Contributions by: Ashton Thornton, RN, BScN
RSV (Respiratory Syncytial Virus) has begun to hit daycares and preschools nationwide. Though most cases of RSV are mild, it can be hazardous for young children. Here is some more information about the virus so you can help prevent an RSV outbreak in your household and help your child. If you’re worried your child might have RSV, join Kix360° and talk to a KixNurse today!
What is RSV?
RSV is a massive cause of respiratory illness in children. Usually, RSV causes a common cold, but occasionally it infects the lungs and the breathing passages, and in some cases, it can cause breathing problems in young children and babies.
What are the symptoms of RSV?
The symptoms are RSV are similar to the common cold. If your child has RSV, they may experience the following:
- A runny nose
- Maux de tête
- A Fever
- A Cough
- Loss of appetite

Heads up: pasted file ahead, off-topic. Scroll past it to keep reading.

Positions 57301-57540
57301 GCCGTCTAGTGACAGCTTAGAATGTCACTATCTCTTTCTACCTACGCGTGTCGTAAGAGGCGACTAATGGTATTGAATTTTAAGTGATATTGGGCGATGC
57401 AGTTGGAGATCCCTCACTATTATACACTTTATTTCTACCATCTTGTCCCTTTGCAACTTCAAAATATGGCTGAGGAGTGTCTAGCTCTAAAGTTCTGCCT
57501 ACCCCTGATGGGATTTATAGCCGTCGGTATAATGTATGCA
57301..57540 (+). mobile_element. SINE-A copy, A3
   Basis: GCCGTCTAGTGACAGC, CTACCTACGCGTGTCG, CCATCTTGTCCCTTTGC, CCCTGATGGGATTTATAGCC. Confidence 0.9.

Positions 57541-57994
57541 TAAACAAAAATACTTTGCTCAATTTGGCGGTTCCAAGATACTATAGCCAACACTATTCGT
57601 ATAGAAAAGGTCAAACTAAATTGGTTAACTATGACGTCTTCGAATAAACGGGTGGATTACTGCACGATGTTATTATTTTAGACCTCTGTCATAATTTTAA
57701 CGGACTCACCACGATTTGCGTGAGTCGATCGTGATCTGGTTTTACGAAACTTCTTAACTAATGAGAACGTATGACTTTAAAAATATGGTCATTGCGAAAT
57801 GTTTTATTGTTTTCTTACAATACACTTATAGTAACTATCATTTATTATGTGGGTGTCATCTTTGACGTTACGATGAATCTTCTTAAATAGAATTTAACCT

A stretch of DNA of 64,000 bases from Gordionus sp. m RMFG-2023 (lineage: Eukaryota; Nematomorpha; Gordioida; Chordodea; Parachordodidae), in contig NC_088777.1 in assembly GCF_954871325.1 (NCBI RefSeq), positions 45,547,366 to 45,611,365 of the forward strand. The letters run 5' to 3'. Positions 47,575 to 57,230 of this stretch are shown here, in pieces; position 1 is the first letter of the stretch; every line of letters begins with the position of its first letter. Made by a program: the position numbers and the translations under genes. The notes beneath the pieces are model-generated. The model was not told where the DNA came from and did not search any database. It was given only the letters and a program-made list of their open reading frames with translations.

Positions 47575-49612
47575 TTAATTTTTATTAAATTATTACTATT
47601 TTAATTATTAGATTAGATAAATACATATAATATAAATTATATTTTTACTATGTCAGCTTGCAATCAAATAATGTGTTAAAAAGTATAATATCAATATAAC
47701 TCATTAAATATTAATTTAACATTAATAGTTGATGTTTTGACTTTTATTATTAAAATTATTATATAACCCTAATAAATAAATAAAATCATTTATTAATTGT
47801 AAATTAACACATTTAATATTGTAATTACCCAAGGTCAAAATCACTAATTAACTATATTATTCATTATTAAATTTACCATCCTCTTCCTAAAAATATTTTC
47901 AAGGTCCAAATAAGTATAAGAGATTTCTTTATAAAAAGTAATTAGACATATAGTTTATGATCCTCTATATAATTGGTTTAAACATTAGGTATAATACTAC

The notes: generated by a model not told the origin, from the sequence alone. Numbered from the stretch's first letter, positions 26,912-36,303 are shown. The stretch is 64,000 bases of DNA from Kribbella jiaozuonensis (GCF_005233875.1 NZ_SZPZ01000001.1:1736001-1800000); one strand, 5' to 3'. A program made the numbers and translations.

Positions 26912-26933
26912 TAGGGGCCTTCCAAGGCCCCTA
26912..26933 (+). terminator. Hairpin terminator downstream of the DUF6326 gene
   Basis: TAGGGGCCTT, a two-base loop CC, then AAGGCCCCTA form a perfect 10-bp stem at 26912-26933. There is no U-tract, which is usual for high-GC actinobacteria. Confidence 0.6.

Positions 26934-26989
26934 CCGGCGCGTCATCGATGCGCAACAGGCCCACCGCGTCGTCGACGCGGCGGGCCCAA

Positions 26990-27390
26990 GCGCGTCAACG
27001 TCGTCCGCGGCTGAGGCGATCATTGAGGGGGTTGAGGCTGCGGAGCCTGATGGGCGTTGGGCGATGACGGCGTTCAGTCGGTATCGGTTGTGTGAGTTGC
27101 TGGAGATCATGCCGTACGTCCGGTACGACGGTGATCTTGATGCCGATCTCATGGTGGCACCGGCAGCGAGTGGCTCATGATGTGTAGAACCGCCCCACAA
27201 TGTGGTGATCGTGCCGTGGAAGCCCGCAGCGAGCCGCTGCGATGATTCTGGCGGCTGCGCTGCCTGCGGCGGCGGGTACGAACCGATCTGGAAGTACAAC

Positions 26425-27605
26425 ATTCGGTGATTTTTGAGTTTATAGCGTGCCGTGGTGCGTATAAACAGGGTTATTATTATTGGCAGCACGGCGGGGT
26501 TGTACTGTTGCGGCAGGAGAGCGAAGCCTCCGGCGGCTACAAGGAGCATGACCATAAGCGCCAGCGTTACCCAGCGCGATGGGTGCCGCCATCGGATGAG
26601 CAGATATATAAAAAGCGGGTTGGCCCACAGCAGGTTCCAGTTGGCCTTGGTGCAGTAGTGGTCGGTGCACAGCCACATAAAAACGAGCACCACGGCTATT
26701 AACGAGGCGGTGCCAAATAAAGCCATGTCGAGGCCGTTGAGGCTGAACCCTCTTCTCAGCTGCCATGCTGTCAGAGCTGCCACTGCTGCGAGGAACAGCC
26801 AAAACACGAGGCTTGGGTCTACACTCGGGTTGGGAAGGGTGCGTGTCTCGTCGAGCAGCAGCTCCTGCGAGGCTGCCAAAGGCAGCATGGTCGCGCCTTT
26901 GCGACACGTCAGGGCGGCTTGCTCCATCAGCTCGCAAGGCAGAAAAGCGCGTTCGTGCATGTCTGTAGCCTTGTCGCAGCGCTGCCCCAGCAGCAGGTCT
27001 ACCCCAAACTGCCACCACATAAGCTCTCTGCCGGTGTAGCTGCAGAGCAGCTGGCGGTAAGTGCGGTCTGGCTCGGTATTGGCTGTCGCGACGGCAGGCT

- A sore throat
In some cases, RSV can also cause:
If your child is showing signs of shortness of breath or increased work of breathing, dehydration, or is lethargic, you should immediately take them to the emergency.
How is RSV treated?
Most cases of RSV are mild and supported at home. If your child has mild RSV, make sure to:
- Make them as comfortable as possible
- Give them plenty of time to rest and recover
- Offer them lots of clear fluids
If your child’s RSV is more severe, they may need to stay in the hospital so that the doctors and nurses can monitor your little one’s breathing and ensure they are staying hydrated.
Can RSV be prevented?
Yes. RSV is incredibly contagious and spread by contamination of surfaces. Make sure you and your family wash your hands regularly to prevent infection.
Sadly, there is no routine vaccine for RSV, but getting your little ones vaccinated against COVID-19 and Influenza is strongly recommended to keep your children safe during the viral season.